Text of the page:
Chinese banks received a document Monday stating they should halt financial services and loans to new and existing North Korean customers as a result of strict U.N. sanctions passed earlier this month, a source told Reuters on Thursday.

“Our bank is fulfilling our international obligations and implementing United Nations sanctions against North Korea. As such, we refuse to handle any individual loans connected to North Korea,” the document reportedly said.

The move comes after repeated calls from the Trump administration for China to help cut the flow of money to Kim Jong Un's dictatorship in an effort to cripple the regime’s missile and nuclear programs. China and Russia agreed to the recent UN sanctions against North Korea, which included a ban on natural gas liquids and condensates. But Trump has explicitly called out China on Twitter, writing he’s “very disappointed” in the country and accusing them of “doing NOTHING for us with North Korea.”

China, North Korea's closest ally, has urged a diplomatic solution to solve the current crisis. “War Stories” host Lt. Col. Oliver North told Fox News on Monday, however, he believes China will only truly try to tame its volatile neighbor if it believes Trump could take military action.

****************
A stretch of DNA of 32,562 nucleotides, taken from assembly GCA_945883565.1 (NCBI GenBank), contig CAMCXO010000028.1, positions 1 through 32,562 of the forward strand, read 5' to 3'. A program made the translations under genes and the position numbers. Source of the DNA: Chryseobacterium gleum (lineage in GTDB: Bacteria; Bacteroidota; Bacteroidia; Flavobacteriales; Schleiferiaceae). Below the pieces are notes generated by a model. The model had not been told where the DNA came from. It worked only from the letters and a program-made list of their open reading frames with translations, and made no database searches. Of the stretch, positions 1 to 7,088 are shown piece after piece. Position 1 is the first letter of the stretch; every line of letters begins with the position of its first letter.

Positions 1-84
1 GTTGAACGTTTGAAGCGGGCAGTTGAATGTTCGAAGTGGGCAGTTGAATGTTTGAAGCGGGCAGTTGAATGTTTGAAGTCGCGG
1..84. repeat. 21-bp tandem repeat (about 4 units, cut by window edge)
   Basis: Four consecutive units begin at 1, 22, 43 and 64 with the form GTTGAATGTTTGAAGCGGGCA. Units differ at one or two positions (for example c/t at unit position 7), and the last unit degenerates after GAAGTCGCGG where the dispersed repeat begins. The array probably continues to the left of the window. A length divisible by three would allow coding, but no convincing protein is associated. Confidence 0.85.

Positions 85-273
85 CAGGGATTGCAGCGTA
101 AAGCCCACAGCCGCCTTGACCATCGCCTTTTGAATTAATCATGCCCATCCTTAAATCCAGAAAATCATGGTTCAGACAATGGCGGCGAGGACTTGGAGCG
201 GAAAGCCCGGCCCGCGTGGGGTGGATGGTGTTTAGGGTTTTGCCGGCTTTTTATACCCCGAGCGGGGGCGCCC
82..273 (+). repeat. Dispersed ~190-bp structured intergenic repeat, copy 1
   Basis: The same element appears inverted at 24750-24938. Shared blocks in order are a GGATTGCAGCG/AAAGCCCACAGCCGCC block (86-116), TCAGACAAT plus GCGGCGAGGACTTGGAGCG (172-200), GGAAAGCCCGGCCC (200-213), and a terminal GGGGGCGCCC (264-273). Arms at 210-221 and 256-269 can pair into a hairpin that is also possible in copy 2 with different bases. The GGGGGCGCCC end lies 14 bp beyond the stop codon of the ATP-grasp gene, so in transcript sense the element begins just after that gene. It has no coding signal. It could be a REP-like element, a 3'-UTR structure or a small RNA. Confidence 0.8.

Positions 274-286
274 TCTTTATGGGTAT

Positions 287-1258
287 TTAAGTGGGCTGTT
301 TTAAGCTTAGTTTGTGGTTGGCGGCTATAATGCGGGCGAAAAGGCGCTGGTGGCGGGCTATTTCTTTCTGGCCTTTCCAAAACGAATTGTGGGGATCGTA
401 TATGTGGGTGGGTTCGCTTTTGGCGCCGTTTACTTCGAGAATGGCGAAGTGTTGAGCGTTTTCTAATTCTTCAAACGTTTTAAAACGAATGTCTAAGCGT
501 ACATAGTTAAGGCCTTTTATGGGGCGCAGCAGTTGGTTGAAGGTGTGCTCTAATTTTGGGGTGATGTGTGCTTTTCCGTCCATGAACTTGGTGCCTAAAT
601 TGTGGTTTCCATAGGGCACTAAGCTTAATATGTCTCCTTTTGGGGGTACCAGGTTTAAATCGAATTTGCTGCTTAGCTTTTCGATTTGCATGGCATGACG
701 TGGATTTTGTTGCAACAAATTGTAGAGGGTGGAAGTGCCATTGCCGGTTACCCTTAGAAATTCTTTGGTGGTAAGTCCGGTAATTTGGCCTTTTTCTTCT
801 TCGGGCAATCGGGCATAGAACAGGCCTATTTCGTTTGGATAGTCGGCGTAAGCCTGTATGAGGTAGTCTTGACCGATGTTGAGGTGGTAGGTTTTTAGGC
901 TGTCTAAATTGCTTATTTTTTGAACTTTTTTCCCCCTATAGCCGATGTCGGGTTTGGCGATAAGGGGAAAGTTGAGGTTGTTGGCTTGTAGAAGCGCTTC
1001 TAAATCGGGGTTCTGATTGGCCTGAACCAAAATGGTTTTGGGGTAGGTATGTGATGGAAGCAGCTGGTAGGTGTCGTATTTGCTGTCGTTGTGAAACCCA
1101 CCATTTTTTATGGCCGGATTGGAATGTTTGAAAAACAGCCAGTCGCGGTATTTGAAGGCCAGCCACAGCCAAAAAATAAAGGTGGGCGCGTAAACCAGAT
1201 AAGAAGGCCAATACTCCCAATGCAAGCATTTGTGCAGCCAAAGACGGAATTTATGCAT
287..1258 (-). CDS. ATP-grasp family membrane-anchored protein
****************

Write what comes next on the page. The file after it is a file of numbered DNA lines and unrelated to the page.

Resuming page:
“They [China] don’t think we are really sincere about military action. It’s going to take action, not words," North said.

China's surprising instructions to banks this week, however, were at least partially undermined when South Korea on Thursday approved $8 million in supposed humanitarian aid to North Korea.

Some South Korean officials fear the new aid will send a mixed signal to international leaders. Son Kim-ju, a lawmaker and spokesman of the opposition People’s Party, told The Associated Press the announcement is “badly timed.”

"The international community is strengthening sanctions and pressure against North Korea and even [President Moon Jae-in] is in the United States to strengthen international coordination against the North Korean problem," Son said. "If our government contradicts itself and beats to a different beat, it won't be able to gain the approval of its own people, let alone other countries."

A set date on when the money will begin flowing into North Korea has not been decided.